Curly hair gets the short end of the stick in certain areas; it’s weaker and naturally drier than wavy or straight hair types. These things lead to a higher risk of split ends and breakage, and many folks are aware of that.
But one thing isn’t so clear: whether curly hair sheds more. Whether you have curls or are simply curious about the hair type, you’re in the right place.
In this article, we’ll fill you in on how much curly hair sheds in relation to other hair types and teach you how to minimize it. Let’s get right into it!
Table of Contents
- 1 Does Curly Hair Shed More?
- 2 Shedding Is Individual
- 3 Why Your Curls Appear to Be Shedding a Lot
- 4 Is Shedding the Same as Hair Loss?
- 5 How to Minimize Curly Hair Shedding
Does Curly Hair Shed More?
Curly hair does not shed more than other hair types. In general, people shed 50-100 hairs per day, regardless of their hair type. There’s no evidence that curly hair sheds more than straight or wavy hair types.
Shedding Is Individual
The amount of hair you shed primarily depends on your unique body makeup. One person may naturally shed more hair than the next person simply because of their genetics.
But that’s not all! Your hair shedding rate also depends on your lifestyle and habits. Here are a few things that can make your hair shed more:
- You have just had surgery or a procedure.
- You were sick and developed a high fever.
- You are under very high levels of stress. Daily stress from raising kids or working a job doesn’t usually have this effect; extraordinary stress does.
- You’ve just lost a lot of weight.
- You recently had a baby. This increase in hair shedding is called postpartum shedding and doesn’t always happen right after birth. It could take a few months.
Note: This is not an exhaustive list of situations where your hair may shed more than what’s normal for you.
Why Your Curls Appear to Be Shedding a Lot
Every wash day, it may seem like your hair is shedding several times as much as it should. This is due to your curls. When straight hair sheds, it’s more likely to fall out without the person noticing.
In addition, those with straight hair often brush or comb their hair every day or every other day. Whenever they do, they only see a few hairs in their comb or brush.
On the other hand, when curls are shed, the shed hair doesn’t usually make it out of the head. It gets caught and intertwined within the surrounding curls.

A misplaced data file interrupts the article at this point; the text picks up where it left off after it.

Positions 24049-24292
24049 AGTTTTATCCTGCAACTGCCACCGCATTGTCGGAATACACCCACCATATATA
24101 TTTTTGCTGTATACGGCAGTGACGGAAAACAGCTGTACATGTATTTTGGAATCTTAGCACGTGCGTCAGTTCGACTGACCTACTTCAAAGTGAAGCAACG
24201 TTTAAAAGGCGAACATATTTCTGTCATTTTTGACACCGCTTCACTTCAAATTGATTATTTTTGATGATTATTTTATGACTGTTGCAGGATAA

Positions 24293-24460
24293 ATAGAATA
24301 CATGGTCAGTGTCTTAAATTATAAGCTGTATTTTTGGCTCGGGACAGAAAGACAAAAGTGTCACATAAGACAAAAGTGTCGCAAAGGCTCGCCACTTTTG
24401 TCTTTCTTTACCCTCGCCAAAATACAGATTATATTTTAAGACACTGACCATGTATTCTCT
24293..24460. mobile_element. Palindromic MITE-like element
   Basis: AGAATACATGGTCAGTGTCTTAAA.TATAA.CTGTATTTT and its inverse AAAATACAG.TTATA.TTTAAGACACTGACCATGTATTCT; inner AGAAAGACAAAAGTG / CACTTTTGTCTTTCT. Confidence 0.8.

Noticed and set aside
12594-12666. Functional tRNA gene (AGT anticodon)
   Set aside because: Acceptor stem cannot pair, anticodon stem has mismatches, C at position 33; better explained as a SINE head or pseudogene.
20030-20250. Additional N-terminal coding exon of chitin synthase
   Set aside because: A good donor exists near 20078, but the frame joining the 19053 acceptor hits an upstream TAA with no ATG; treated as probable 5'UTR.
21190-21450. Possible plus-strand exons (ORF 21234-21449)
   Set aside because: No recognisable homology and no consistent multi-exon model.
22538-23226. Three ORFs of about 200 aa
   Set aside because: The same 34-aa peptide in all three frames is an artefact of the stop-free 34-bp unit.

On top of that, curly folks don’t usually wash their hair every day or every other day, so these shed hairs build up over time. So when you go to wash your hair and finally detangle it, you’re met with what seems like a giant clump of shed hair.
Though it seems like your curls shed a ton, the amount of shedding you’re experiencing is likely normal. It’s just that you’re seeing shedding over many days versus just a day or two.
Is Shedding the Same as Hair Loss?
Many people confuse hair shedding with hair loss for obvious reasons: they both concern losing hair strands, but they are, in fact, different.
Hair shedding is a natural part of the hair growth cycle. There are four main hair growth cycle phases:
- Anagen – The phase where new hair is formed and actively growing.
- Catagen – The phase where a hair’s growth rate decreases and the strand is detached from the bottom of the hair follicle.
- Telogen – The resting phase, where the hair no longer grows. Instead, it sits for a few months.
- Exogen – The shedding phase, where hairs at the end of the growth cycle fall out.
At any point in time, a hair could be in any of these stages. And hairs that are in the exogen phase are the ones that shed on a daily basis.
Excessive hair shedding is a condition where more than 100 hairs are shed on a daily basis. This is considered abnormal.
Hair loss, by contrast, is when a portion or all of your hair stops growing for some reason. The medical term for this is anagen effluvium, and it usually occurs as a result of something in the environment.
Here are a few causes of hair loss:
- Heredity. As many as 70% of men will experience hair loss at some point in their life. They experience male pattern baldness, where the hair along the hairline stops growing. Women experience female pattern baldness, where the hair stops growing in the crown.
- Certain supplements or medications. Medications affect everyone differently, and sometimes they can spark hair loss. Some medications deemed to have this effect include antidepressants and blood thinners. Hair loss isn’t guaranteed with these drug types, but there’s a chance.
- Extreme stress. Everyday stressors aren’t usually enough to prompt hair loss. But extreme stressors like the death of a loved one or a physical accident can shock the body and stop your hair from growing in certain areas. Hair loss stemming from stress may resolve after your stress levels are more normalized.